Wednesday, December 8, 2021

Tag: air quality

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Interactive map depicts global CO2 emissions

The new IEA Energy Atlas offers panoramas on every aspect of energy on a global basis and for 138 individual countries, with interactive maps and customisable charts that detail and compare a host of data based on the Agency’s authoritative statistics. Available on the IEA website’s statistics area, the Energy Atlas provides its wealth of data in 40 varying map views across eight topics: electricity and four fuels – coal, natural gas, oil and renewables – as well as energy balances and indicators plus CO2 emissions from fuel combustion, all for every year from 1973 through 2012. “Last year the IEA launched an animated Sankey flow representation of the evolution of the energy balance of countries over the last 40 years,” explained Jean-Yves Garnier, Head of the IEA Energy Data Centre, which produced the atlas. “We received a lot of compliments from policy makers, analysts and the public, but we also had many requests for more visualisation, including mapping of the world energy situation and the possibility of comparing countries. The Energy Atlas is an attempt to help everyone to better understand the complex world of energy.” On the webpage for each of the eight topics, a world map graphically illustrates ...

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Low carbon shipping – A systems approach

The Low Carbon Shipping - A Systems Approach Final Report 2014 presents the key findings from each of the work packages of the LCS project that was funded by the Research Councils UK energy programme. The work undertaken in this project contributes towards an understanding of what the possible future trajectories of the industry will mean to the shipping system and the ships that service future transport demand. Operations for Low Carbon Shipping Crew Awareness A questionnaire was designed, distributed and analysed to identify the levels of seafarers’ awareness, knowledge, motivation and ideas about carbon emissions, their reduction, and methods for achieving energy efficiency on board. Key findings were: Only 20% of participants have learnt about carbon emissions and their effects via an education or training course and the most common sources for knowledge acquisition are not technical or focused: there are clear education and training needs; There is a lack of awareness and focus towards energy efficient operation and a lack of consistent knowledge about best practice; There is a clear correlation between how much participants know about carbon emissions and the energy efficient efforts they make, and so there is a real benefit in increasing knowledge; There is a ...

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ICS: Shipping, World Trade and the Reduction of CO2 Emissions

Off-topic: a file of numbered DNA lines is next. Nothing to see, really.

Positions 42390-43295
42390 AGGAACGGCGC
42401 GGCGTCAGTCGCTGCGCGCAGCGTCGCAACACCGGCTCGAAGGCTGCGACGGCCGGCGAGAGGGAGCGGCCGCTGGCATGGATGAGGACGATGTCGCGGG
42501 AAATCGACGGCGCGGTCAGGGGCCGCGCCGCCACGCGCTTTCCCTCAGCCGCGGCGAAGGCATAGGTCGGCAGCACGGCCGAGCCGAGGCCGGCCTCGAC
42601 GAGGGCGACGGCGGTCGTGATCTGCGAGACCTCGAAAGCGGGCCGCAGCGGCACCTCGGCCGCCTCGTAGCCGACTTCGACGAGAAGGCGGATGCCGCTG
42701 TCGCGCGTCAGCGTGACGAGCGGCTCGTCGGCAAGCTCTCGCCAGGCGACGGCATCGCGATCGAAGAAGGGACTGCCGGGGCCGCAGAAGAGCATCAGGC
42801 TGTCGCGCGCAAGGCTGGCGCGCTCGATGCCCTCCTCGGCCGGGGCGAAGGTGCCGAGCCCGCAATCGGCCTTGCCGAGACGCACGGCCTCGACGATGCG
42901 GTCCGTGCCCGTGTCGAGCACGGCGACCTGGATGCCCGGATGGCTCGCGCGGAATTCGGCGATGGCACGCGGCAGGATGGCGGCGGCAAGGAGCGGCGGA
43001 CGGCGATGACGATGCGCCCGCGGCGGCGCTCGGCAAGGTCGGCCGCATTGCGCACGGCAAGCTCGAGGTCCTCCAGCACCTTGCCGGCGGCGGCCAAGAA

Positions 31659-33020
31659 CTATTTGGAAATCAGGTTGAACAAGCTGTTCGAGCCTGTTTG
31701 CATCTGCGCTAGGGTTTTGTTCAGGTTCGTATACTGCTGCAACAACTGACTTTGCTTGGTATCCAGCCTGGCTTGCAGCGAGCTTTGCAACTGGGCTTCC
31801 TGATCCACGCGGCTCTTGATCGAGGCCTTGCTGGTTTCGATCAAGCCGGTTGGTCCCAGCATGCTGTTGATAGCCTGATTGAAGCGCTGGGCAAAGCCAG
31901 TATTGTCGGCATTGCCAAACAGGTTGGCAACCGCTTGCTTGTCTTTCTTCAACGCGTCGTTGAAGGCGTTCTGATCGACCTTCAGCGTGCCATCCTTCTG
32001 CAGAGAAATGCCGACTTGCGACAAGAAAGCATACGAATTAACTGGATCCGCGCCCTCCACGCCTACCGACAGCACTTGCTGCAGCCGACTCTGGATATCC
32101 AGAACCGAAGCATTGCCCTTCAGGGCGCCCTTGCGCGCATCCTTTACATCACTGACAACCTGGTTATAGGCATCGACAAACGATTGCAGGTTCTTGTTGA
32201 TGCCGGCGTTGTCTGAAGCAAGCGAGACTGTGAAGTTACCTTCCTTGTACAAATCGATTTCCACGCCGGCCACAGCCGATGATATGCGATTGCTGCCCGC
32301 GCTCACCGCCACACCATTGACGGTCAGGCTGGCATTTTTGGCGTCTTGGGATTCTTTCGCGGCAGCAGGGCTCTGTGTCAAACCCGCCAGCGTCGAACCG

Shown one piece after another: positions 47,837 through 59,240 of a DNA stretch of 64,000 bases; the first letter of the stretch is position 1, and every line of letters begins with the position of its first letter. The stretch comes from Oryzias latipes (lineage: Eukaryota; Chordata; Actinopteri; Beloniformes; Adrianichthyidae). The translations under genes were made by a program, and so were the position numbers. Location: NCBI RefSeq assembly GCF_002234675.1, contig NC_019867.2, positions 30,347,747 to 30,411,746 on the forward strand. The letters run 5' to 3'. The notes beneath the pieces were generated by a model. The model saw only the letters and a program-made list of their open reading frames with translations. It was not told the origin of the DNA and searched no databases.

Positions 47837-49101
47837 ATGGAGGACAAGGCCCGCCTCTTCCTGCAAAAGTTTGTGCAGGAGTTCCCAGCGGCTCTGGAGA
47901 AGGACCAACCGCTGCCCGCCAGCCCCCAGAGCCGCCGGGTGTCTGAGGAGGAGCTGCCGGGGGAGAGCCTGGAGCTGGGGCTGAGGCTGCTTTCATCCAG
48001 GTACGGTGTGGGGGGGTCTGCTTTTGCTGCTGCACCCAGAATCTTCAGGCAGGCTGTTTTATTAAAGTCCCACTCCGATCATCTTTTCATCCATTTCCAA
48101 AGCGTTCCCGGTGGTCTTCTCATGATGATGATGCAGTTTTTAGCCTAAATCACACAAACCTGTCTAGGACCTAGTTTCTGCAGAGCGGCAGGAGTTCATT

The international shipping industry is firmly committed to playing its part in reducing emissions of CO2 and other Green House Gases. ICS has issued a special brochure to coincide with the UNFCCC Climate Change Conference in Lima (COP 20) which started on December 1st in Lima, explaining the issues involved and the progress being made by the industry and its global regulator - the IMO - to reduce ships’ CO2 emissions. ICS emphasises that any decision on whether to develop a Market Based Measure for shipping that might be linked to the Green Climate Fund (GCF), should be a matter for International Maritime Organization (IMO) member states. ICS says that IMO will be best placed to develop an approach that can reconcile the UNFCCC principle of ‘Common But Differentiated Responsibility (CBDR)’ – whereby developing countries are treated differently – with the need for all ships, regardless of flag, to be treated in a uniform manner. ICS emphasises that shipping is a global industry requiring rules on CO2 to be applied on a global basis to all ships. Apart from preventing market distortion in this totally globalised sector, this is necessary to avoid ‘carbon leakage’ since only about 35% of the world fleet ...

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Prevention and Control of Shipping and Port Emissions in China

China is home to seven of the world's ten busiest container ports. About 26 percent of the world's containers pass through the top ten Chinese ports every year. Every ship and truck brings pollution along with its cargo, and China is paying a high price for pollution from shipping. In 2010 the country saw an estimated 1.2 million premature deaths caused by ambient air pollution. According to studies conducted in Hong Kong and Shenzhen, shipping is a significant source of these air pollution and health problems, particularly in port cities. Since Chinese port cities are among the most densely populated with the busiest ports in the world, air pollution from ships and port activities likely contributes to much higher public health risks than are found in other port regions.  Please click at table below to view the t op 20 container terminals and their throughput for 2013 (source: NRDC)    Health and Environmental Impacts of Shipping and Port Emissions Most ships at Chinese ports run on bunker fuel, also known as residual fuel. Almost all port vehicles and equipment are powered by diesel fuel. The exhaust from all of these engines contains high levels of diesel particulate matter (PM), oxides ...

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